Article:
The bark is usually lighter in color, and is often described as beautiful. Source: 'Additional information'.1 Older white oaks have exfoliating bark closer to the top near the canopy.3 "Light gray, varying to dark gray and to white; shallow fissured and scaly. Branchlets at first bright green, later reddish-green and finally light gray. A distinguishing feature of this tree is that a little over halfway up the trunk the bark tends to form overlapping scales that are easily noticed and aid in identification."9

Querces Alba Bark near Canopy.png

Querces Alba Bark Trunk Base.png

Other Information

The white oak typically lives 200-300 years, with one known to live 450 years when it passed due to a storm.10 Another is noted to live 600 years.11 Sexual maturity begins at around 20 years, but the tree does not produce large crops of acorns until its 50th year and the amount varies from year to year.

Distinguishing Characteristics

'The bark of the white oak is light gray and fissured into scaly ridges. The leaves have unique characteristics. The oblong leaves can be from 4 to 9 inches long, and be deeply or shallowly lobed with 5 to 9 lobes. When mature, the leaves are bright green above and pale or whitish on the underside. They can turn to deep red in autumn, but they will fade into shades of brown. The acorns measure 3/4 to 1 inch long, and they will have a shallow cup.12

Collection Location on GGC’s Campus

This tree is located where the two paths from Lonnie Harvel Blvd., across from the back side of Building 'B' converge. Walk approximately 200 feet North and West bound at the path, until reaching: Querces Alba Location.png


"Q. alba is fairly tolerant of a variety of habitats, and may be found on ridges, in valleys, and in between, in dry and moist habitats, and in moderately acid and alkaline soils. It is mainly a lowland tree, but reaches altitudes of 5,249 ft in the Appalachian Mountains. It is often a component of the forest canopy in an oak-heath forest."13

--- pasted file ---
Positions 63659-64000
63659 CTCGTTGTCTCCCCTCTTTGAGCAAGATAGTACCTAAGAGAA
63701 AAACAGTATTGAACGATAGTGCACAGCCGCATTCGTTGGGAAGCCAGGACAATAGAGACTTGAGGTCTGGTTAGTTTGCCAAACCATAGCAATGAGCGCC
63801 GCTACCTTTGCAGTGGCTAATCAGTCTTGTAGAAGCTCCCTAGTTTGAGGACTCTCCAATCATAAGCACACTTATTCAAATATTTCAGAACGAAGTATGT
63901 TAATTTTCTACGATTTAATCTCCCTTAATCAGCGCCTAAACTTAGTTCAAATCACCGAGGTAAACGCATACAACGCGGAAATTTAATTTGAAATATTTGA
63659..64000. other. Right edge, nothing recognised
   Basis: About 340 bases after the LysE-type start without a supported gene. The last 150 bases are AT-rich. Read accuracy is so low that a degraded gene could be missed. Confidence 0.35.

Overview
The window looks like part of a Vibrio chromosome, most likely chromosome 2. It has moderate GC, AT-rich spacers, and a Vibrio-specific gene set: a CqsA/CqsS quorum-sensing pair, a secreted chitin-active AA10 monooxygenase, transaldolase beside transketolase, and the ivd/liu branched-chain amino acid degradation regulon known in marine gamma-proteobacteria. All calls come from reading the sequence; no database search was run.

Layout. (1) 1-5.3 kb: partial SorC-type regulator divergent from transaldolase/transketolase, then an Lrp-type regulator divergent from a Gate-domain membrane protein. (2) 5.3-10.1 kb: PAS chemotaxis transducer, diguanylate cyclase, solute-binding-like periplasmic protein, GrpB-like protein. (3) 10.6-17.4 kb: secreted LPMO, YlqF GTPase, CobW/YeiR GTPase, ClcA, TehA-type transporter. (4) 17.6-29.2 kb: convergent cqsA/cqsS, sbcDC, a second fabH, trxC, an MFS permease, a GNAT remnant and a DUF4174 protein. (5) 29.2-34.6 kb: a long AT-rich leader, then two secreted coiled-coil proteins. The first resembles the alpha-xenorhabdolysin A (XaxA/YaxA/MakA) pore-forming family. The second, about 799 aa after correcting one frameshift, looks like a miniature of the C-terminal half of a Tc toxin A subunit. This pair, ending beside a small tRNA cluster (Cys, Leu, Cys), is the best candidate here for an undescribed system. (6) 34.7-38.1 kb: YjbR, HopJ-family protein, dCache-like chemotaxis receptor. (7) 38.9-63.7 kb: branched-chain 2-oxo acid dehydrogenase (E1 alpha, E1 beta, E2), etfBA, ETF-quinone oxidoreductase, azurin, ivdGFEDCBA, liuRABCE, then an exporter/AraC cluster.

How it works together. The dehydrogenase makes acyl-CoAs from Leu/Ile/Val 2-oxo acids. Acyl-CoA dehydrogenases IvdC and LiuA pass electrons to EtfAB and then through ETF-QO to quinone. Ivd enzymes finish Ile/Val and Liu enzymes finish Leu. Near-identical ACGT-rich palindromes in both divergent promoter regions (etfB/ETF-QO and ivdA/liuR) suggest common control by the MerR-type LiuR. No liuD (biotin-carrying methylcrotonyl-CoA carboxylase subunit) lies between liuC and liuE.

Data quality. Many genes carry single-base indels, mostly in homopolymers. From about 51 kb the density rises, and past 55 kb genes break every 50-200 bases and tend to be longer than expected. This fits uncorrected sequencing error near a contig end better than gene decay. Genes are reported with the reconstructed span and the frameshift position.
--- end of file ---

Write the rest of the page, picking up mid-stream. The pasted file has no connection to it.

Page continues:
Historic Range

Querces alba is native to eastern and central North America and found from Minnesota, Ontario, Quebec, and Nova Scotia south as far as northern Florida and eastern Texas.14

Range Map

Quercus alba range map 1.png16

Cultural Information

The taste of the white oak acorn is preferred over the red oak acorn's, since they have less tannins. Also, wildlife such as squirrel's store and eat white oak acorn's.3 White oak barrels are often used for making bourbon (federal regulation) and aging wine, since they leak less. Other uses include wooden flooring and martial arts practice swords.15


1 http://www.uky.edu/hort/White-Oak 2 http://www.uky.edu/hort/sites/www.uky.edu.hort/files/pages-attachments/QUERCALBprint.pdf 3 Source: Dr. Caspary, 3/20/17, Wiki plant species walk. 4 https://en.wikipedia.org/wiki/Quercus_alba#cite_note-3 5 https://en.wikipedia.org/wiki/Quercus_alba#cite_note-tammy-11 6 http://www.acorno.com/white-oak-tree-seeds 7 http://www.whiteoaknursery.biz/essays/growing_whiteoak.shtml 8 http://bioimages.vanderbilt.edu/baskauf/15641.htm 9 http://www.efloras.org/florataxon.aspx?flora_id=1&taxon_id=233501007 10 https://en.wikipedia.org/wiki/Wye_Oak 11 https://en.wikipedia.org/wiki/Quercus_alba#cite_note-3 12 http://www.parlierwoodturning-classic.com/white_oak_characteristics.html 13 https://web.archive.org/web/20110105224138/http://www.dcr.virginia.gov/natural_heritage/ncTIIIe.shtml 14 http://bonap.net/MapGallery/County/Quercus%20alba.png 15 https://en.wikipedia.org/wiki/Quercus_alba 16 https://esp.cr.usgs.gov/data/little/queralba.pdf

This page was created by:

Rahul Bakane